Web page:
I was getting ready for our latest LoLS (League of Literary Snobbery: Storytime for Grownups at Ravenna) and I wanted to make it Thanksgiving themed. I figured it's November, maybe people want to hear about Thanksgiving. But it proved pretty near impossible to come up with something appropriate. Thanksgiving must be the quintessential back-drop for family angst. Worries about success, trouble with relatives, introducing new significant others to parents and children. How has this holiday not been mined for all its literary worth?
I asked Ami for help, and she found me a great short story by Lorrie Moore...which turned out to be about Christmas. We made this mistake more than once. Another co-worker suggested, "Portrait of an Artist as a Young Man." And I said, "Isn't he Irish?" And then she said, "Oh yeah, they were just eating a turkey." And everything I could come up with turned out to be from a movie. So, this must be why The Everyman Pocket Classics series has collected stories about EVERYTHING, except Thanksgiving.
But we were undaunted, here's a little taste of what we eventually came up with:
Sadly, this one is not easy to get your hands on. Which really bums me out because I love Lousia May (obviously, we are on a fist name basis):
An Old-Fashioned Thanksgiving by Louisa May Alcott
A heartwarming story set in rural New Hampshire in the 1800s. As the Thanksgiving Day festivities are beginning, the Bassetts must leave on an emergency. The two eldest children are in charge of the household--they prepare a holiday meal like they've never had before!
And here are a couple of SUPER angsty, family-ish novels that take place over the Thanksgiving weekend:
Ice Storm by Rick Moody The year is 1973.
As a freak winter storm bears down on an exclusive, affluent suburb in Connecticut, during Thanksgiving 1973, cars skid out of control, men and women swap partners, and their children experiment with sex, drugs, and even suicide. Here two families, the Hoods and the Williamses, come face-to-face with the seething emotions behind the well-clipped lawns of their lives-in a novel widely hailed as a funny, acerbic, and moving hymn to a dazed and confused era of American life.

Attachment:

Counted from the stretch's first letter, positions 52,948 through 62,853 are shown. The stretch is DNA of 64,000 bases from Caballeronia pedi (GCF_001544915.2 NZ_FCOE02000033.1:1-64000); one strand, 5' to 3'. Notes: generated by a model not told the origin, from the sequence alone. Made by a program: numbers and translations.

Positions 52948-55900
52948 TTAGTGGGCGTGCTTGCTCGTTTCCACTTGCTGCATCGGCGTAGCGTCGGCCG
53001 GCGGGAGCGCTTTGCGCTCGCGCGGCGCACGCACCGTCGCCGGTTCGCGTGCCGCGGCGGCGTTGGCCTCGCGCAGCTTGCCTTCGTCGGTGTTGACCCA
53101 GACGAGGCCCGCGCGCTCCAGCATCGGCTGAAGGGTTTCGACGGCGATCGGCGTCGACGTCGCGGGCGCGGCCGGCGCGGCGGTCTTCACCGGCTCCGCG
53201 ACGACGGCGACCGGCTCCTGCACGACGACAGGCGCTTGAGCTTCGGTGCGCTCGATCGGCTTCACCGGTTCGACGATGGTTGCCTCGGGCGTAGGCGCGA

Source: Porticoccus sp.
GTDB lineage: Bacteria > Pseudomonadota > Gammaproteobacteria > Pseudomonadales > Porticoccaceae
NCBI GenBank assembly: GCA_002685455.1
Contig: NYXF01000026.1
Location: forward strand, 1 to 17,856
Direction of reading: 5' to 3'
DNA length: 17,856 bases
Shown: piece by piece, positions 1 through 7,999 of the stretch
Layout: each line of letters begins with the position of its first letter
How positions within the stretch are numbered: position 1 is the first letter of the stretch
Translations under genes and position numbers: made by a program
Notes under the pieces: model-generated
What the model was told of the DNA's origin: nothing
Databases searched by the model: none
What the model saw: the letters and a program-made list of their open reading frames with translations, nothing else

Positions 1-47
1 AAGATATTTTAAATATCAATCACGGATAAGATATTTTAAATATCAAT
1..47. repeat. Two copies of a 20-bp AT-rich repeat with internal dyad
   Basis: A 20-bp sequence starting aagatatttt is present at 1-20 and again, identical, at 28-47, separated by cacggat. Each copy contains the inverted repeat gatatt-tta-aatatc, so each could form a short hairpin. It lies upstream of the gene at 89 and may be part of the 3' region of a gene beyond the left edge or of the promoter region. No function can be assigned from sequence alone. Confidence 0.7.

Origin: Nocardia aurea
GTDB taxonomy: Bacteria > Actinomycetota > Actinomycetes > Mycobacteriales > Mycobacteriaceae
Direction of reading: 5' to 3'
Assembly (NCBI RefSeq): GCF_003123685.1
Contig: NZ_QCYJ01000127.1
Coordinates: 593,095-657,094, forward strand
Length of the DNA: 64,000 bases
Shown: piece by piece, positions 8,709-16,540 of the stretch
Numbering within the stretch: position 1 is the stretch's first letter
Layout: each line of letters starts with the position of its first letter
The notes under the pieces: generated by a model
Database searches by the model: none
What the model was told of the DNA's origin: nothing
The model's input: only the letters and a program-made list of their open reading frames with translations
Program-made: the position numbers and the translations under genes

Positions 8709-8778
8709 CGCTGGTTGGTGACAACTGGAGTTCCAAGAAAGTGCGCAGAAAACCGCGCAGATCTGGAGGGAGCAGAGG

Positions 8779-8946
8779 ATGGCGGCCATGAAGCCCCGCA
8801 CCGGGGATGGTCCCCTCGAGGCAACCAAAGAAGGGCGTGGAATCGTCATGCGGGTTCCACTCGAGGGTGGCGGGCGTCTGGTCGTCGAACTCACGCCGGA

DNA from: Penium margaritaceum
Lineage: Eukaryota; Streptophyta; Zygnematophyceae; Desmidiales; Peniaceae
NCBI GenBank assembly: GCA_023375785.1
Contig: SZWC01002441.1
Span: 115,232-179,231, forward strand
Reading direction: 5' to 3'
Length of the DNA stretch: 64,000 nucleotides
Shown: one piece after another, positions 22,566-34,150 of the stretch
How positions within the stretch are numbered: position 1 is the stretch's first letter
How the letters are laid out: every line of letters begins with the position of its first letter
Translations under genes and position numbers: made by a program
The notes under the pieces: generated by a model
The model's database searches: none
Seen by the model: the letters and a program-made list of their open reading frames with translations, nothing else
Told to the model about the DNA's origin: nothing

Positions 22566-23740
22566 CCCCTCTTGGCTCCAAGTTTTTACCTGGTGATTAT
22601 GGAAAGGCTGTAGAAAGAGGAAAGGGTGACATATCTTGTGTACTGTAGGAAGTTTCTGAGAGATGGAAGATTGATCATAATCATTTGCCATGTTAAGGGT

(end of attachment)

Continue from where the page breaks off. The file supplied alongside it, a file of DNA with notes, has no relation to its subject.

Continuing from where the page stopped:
Wonder Boys by Michael Chabon
A modern classic, now in a welcome new edition, Wonder Boys firmly established Michael Chabon as a force to be reckoned with in American fiction. At once a deft parody of the American fame factory and a piercing portrait of young and old desire, this novel introduces two unforgettable characters: Grady Tripp, a former publishing prodigy now lost in a fog of pot and passion and stalled in the midst of his endless second book, and Grady’s student, James Leer, a budding writer obsessed with Hollywood self-destruction and struggling with his own searching heart.
And more recently, this hilarious and heartbreaking novel:
Billy Lynn's Long Half-Time Walk by Ben Fountain
This is what Robert had to say:
Ben Fountain has created a sort of inverted "Odyssey" here where our here, Billy Lynn, comes home from the Iraq War to find yet a whole new catalog of trials and challenges awaiting him and the rest of Bravo Company before they are shipped back to the Gulf. It is a novel that gives us a fresh take on how we view capitalism, materialism, our country, and our military while providing a wonderfully empathetic tragic hero in Billy Lynn, at once a brave , fearless fighting machine while still a very innocent young man.These next two have very short Thanksgiving scenes, but they are so phenomenal I had to include them. Here, the repercussions from one disastrous Thanksgiving night set this dark, and funny novel on its path towards redemption and hard-won happiness:
May We Be Forgiven by A.M. Homes
Harold Silver has spent a lifetime watching his younger brother, George, a taller, smarter, and more successful high-flying TV executive, acquire a covetable wife, two kids, and a beautiful home in the suburbs of New York City. But Harry, a historian and Nixon scholar, also knows George has a murderous temper, and when George loses control the result is an act of violence so shocking that both brothers are hurled into entirely new lives in which they both must seek absolution.
Harry finds himself suddenly playing parent to his brother’s two adolescent children, tumbling down the rabbit hole of Internet sex, dealing with aging parents who move through time like travelers on a fantastic voyage. As Harry builds a twenty-first-century family created by choice rather than biology, we become all the more aware of the ways in which our history, both personal and political, can become our destiny and either compel us to repeat our errors or be the catalyst for change.
And last but not least, my very favorite Thanksgiving scene of all the Thanksgiving scenes. It's a flawless mix of humor and melancholy, and it perfectly captures that horrifying feeling of a long put-off visit to a family that lives light years away from one's "real" life:
Dancer from the Dance by Andrew Holleran
One of the most important works of gay literature, this haunting, brilliant novel is a seriocomic remembrance of things past -- and still poignantly present. It depicts the adventures of Malone, a beautiful young man searching for love amid New York's emerging gay scene.
From Manhattan's Everard Baths and after-hours discos to Fire Island's deserted parks and lavish orgies, Malone looks high and low for meaningful companionship. The person he finds is Sutherland, a campy quintessential queen -- and one of the most memorable literary creations of contemporary fiction. Hilarious, witty, and ultimately heartbreaking, Dancer from the Dance is truthful, provocative, outrageous fiction told in a voice as close to laughter as to tears.